And slowly, almost imperceptibly, his audience returns. In 1956, thanks in part to a landmark legal victory by his brother-in-law, Leonard Boudin, he is again granted a passport. Able at last to go back to Israel for the first time in years, he returns via Moscow, eager to see whether Khrushchev's secret speech to the Twentieth Party Congress is really a harbinger of genuine reform. Comparing himself to "a swimmer under water who must rise to the surface or his lungs will burst," he declares: "Whatever the consequences, I have to say what I really feel after seeing the Soviet Union . . . This is not a good society and it is not led by honest men." Yet Stone is a long way from respectability. On Cuba and on domestic civil rights his positions are far to the left even of most liberals, and his opposition to nuclear testing and to the American interventions in Guatemala and Southeast Asia place him well outside the cold war consensus. Though his initial enthusiasm for Fidel Castro is tempered after three trips to Cuba (and a spell in a Havana jail), his continuing support for students who want to travel there and make up their own minds (in defiance of U.S. law) and for blacks rising up in the American South brings him to the notice of a new generation of readers "bred in at least modest comfort" and looking uncomfortably at the world they are to inherit.
It is this generation and its response to the Vietnam War that plucks I. F. Stone from the dustbin of history and places him, once again, on the front ranks of American activism. Before the incident in August 1964 in the Gulf of Tonkin that gives rise to the large-scale involvement of U.S. forces in Vietnam, the Weekly — after ten years of struggle — has barely 20,000 subscribers; after two years of war in Vietnam, the figure has risen above 30,000; in 1969, a single appearance by Stone on The Dick Cavett Show brings 5,000 new subscribers, pushing the total above 70,000. In April 1965, when Stone is the only journalist asked to speak at the first March on Washington to End the War, Lyndon Johnson has no need to wonder how many divisions I. F. Stone has. The president can look out the window to see 25,000 protesters on the White House lawn.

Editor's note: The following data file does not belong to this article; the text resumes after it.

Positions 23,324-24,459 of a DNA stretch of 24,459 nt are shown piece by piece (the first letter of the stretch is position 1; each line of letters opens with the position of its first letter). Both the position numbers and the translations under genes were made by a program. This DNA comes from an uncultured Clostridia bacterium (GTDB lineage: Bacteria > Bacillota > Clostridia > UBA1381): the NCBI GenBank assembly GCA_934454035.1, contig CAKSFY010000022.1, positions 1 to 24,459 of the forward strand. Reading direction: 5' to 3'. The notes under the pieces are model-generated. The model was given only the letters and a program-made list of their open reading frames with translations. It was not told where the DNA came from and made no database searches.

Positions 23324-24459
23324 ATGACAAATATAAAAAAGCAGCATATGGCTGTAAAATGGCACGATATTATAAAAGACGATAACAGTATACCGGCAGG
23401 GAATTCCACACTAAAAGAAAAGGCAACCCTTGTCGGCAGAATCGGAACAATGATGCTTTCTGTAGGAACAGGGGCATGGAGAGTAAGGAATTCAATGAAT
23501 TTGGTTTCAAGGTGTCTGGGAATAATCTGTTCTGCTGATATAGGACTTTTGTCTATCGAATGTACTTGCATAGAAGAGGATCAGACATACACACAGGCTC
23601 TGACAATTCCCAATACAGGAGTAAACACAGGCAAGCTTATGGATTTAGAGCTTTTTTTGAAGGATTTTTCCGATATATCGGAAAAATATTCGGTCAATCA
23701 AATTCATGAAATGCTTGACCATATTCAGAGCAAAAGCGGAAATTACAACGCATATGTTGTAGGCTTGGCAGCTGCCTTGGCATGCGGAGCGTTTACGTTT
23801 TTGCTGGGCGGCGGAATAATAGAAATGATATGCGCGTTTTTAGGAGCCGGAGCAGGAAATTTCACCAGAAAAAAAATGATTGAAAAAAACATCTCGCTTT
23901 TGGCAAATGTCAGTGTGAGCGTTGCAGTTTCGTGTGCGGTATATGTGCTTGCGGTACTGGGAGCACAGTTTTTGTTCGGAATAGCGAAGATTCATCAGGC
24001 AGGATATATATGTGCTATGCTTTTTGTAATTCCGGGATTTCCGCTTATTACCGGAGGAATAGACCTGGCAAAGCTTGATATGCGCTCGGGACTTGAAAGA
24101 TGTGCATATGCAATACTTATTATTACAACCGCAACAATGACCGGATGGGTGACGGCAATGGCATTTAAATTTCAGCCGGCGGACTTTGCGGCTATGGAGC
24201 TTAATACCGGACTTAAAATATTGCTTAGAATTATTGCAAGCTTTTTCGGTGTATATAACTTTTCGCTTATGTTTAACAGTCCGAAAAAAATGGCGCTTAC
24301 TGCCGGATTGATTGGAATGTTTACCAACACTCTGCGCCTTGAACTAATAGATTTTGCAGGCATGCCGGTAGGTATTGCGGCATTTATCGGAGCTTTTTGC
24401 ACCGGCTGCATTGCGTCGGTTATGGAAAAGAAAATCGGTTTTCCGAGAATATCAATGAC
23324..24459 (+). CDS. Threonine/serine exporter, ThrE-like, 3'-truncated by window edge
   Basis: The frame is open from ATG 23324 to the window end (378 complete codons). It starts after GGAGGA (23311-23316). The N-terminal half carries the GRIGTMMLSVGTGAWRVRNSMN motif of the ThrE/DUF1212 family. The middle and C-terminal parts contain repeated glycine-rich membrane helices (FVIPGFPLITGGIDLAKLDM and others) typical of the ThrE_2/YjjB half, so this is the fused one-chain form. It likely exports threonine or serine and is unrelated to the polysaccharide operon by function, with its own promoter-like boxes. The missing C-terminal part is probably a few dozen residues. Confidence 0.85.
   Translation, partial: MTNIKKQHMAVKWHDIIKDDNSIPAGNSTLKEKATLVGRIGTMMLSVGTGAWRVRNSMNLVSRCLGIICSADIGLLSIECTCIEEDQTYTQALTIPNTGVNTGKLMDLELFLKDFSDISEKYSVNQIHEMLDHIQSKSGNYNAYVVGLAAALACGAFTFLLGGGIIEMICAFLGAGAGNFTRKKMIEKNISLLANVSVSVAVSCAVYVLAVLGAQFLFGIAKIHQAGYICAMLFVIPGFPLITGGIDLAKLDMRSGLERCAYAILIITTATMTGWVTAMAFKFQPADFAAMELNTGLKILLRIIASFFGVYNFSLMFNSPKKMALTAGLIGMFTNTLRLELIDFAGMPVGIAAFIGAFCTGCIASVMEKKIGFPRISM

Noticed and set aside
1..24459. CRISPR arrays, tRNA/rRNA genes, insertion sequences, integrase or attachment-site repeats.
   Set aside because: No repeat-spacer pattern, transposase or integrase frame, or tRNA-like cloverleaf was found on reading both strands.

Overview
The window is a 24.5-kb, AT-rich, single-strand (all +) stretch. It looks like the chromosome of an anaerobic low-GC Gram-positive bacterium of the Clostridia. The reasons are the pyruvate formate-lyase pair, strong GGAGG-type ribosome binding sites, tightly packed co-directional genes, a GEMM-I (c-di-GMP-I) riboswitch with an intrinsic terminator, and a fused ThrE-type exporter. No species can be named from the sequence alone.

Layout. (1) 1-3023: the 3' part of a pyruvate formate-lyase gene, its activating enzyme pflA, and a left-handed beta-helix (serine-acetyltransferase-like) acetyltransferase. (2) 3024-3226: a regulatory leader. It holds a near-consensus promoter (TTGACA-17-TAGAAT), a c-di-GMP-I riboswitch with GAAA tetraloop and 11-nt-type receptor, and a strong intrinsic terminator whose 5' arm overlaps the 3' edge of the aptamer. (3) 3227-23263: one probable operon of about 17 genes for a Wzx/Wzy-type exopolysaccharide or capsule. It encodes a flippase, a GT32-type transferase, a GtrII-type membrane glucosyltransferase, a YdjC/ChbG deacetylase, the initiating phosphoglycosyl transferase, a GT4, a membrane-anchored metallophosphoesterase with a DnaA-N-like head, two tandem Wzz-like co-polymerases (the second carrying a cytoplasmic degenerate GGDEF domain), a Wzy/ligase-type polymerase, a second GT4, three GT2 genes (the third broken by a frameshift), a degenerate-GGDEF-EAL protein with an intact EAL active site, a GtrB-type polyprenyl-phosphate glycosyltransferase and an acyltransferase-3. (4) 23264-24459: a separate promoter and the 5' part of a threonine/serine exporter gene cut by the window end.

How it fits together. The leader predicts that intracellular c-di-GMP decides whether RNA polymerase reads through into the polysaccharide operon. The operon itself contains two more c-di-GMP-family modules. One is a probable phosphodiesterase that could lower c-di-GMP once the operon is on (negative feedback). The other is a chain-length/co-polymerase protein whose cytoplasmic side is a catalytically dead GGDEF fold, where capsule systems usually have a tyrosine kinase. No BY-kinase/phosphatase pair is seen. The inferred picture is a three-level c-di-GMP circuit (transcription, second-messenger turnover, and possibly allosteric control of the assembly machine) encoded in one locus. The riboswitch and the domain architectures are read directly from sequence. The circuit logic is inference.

Popular Front columnist and New Deal propagandist. Fearless opponent of McCarthy and radical pamphleteer. Scourge of official liars and elder statesman to the New Left. The fourth act in Stone's career sees him retire from the Weekly in 1971 to become a contributing editor to the New York Review of Books — and an avid amateur classicist out to solve one of the great mysteries of Western civilization: how it came about that the ancient Athenians, inventors of democracy and originators of the humanist ideal of free speech, put a man to death merely for speaking his mind. Published as the author turns eighty, The Trial of Socrates is an international best seller, making Stone, politically still an unrepentant radical, into a kind of national treasure whose death is marked by all four of the network evening news broadcasts.